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An epic journey to inspire the spirit

Deborah Stone | May 23, 2016, 6 a.m.
The famed Grand Canyon attracts more than five million visitors a year. Photo by Deborah Stone

From atop the south rim of the Grand Canyon, the trail down appears daunting. It weaves and snakes its way amid the layers of rocks, eventually vanishing from sight. I take a deep breath, step off the ledge and begin my descent into this vast and imposing abyss.

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Most visitors only see the canyon from one of the overlooks at the rim. Photo by Deborah Stone

Most folks only see the Grand Canyon from overlooks at the rim. Some view it from down below aboard a raft, as they ply the waters of the mighty Colorado River. I have had the privilege of enjoying both these perspectives in the past, but now I was going to undertake what only one percent of visitors actually do – hike the entire way to the bottom of this behemoth. No mule riding for me! I wanted to make the journey on foot to get the full canyon experience and feel the ultimate sense of accomplishment in this feat.

To explore this resplendent natural wonder, I opted to join a guided, small group trip with Wildland Trekking, a highly reputable company specializing in outdoor hiking adventures in and around the Grand Canyon. With a guide, I knew I would learn so much more about this treasured national monument than if I were to do it solo. And in the company of other like-minded companions, I would have the added bonus of a camaraderie-rich adventure.

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Each step you descend takes you back in time 30,000 years. Photo by Deborah Stone

The Grand Canyon gained national park status in 1919, eleven years after being designated a national monument by President Theodore Roosevelt. Since then, millions of visitors have flocked to this awe-inspiring sight. Though it is not the deepest canyon, its overwhelming size and intricate and colorful landscape have contributed to its global fame and almost mythical status. Geologically, this landscape is significant because of the sequence of ancient rocks that are beautifully preserved and exposed within its walls. These rock layers provide a record of much of the early geological history of the North American continent. Additionally, it is one of the most spectacular examples of erosions in the world.

It’s hard to comprehend the size of the canyon because it’s so overwhelming in scale. The numbers say it all: 277 river miles long, up to eighteen miles wide and one mile deep. As for age, the canyon itself is a fairly young feature, geologically speaking, having formed only in the past five or six million years. The rocks in the bottom of the canyon, however, are a different story. They date back billions of years and tell a tale of land masses colliding and drifting apart, mountains forming and eroding away, sea levels rising and falling and relentless forces of moving water. It is said that each step you make as you descend into the canyon takes you back in time 30,000 years.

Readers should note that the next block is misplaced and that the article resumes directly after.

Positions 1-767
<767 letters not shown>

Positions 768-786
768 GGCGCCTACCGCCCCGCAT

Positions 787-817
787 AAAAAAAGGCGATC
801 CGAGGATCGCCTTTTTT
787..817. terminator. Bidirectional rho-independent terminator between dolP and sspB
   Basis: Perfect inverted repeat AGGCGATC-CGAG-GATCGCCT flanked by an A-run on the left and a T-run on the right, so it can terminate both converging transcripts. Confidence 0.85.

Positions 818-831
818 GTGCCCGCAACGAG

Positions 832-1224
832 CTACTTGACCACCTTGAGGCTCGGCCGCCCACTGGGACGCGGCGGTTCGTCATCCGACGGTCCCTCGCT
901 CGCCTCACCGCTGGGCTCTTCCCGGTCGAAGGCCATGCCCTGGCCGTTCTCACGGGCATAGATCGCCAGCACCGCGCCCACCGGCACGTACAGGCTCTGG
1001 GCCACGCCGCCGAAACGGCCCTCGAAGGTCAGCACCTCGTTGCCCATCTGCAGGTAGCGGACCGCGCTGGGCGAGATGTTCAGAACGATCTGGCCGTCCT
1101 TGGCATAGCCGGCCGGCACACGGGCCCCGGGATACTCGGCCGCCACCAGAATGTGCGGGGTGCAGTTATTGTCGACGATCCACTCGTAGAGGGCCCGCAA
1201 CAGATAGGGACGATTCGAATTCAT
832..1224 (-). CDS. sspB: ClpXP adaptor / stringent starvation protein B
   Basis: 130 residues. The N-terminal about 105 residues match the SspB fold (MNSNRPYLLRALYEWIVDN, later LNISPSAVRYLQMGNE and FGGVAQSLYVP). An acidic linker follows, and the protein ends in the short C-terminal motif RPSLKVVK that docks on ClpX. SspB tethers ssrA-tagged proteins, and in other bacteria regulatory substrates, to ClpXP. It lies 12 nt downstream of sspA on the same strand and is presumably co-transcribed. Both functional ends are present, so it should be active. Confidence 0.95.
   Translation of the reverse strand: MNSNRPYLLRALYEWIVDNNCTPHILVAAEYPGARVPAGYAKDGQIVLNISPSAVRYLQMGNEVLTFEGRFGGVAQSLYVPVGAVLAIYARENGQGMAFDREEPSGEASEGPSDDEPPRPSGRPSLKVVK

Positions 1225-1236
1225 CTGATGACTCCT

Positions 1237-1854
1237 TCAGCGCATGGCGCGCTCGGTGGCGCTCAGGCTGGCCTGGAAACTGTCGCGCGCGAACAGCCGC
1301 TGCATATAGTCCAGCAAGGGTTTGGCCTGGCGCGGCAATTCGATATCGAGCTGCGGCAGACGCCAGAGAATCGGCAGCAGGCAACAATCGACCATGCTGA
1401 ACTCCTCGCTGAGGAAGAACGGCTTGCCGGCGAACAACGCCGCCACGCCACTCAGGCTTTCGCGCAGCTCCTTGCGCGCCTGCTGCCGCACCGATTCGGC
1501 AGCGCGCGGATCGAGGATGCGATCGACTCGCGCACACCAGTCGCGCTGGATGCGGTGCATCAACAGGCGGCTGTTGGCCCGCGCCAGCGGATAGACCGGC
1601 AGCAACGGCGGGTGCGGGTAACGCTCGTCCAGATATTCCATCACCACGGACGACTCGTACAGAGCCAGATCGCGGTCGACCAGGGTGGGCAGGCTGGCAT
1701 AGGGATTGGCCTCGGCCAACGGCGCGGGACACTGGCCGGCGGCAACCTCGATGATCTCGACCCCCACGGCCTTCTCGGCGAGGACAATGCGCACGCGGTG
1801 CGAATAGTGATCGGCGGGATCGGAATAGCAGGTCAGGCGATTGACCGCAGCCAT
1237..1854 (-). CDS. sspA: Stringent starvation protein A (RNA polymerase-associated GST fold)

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The trail from up above appears winding and steep. Photo by Deborah Stone

On Wildland Trekking’s 3-day Phantom Ranch Hiking Tour, your first day is spent on the descent into the canyon on the South Kaibab Trail, one of two “superhighways” in the Grand Canyon. It’s about 7.5 miles from the trailhead near Yaki Point to Phantom Ranch, your home at the bottom of the canyon for the next two nights. The South Kaibab was constructed in the 1920s in response to an uber-capitalist who insisted he owned the rights to the Bright Angel Trail, the one main route in existence at the time. The National Park Service decided to construct a trail of its own, along a protruding ridge; the effect being that it is one of the most straightforward descents found in the Grand Canyon. It starts out steep and never lets up, but there are plenty of places to stop, take in the spectacular views and rest your weary feet. At Oh-Ah Point, for example, you can look east towards Desert View Watchtower and see numerous side canyons that slash their way down to the Colorado River in deep, but regular intervals. Between each of these drainages, jagged rows of rock project up from the recess with their familiar lineup of weird looking, yet incredible buttes, spires, mesas, knobs, castles and temples with names like Vishnu, Brahma, Isis and Shiva. Other formations within the canyon honor explorers, scientists and heroes of different countries and cultures. There are even pirate and Camelot themed monikers or simply visually descriptive titles such as Cape Solitary, Kangaroo Headland, Point Retreat and the Alligator.

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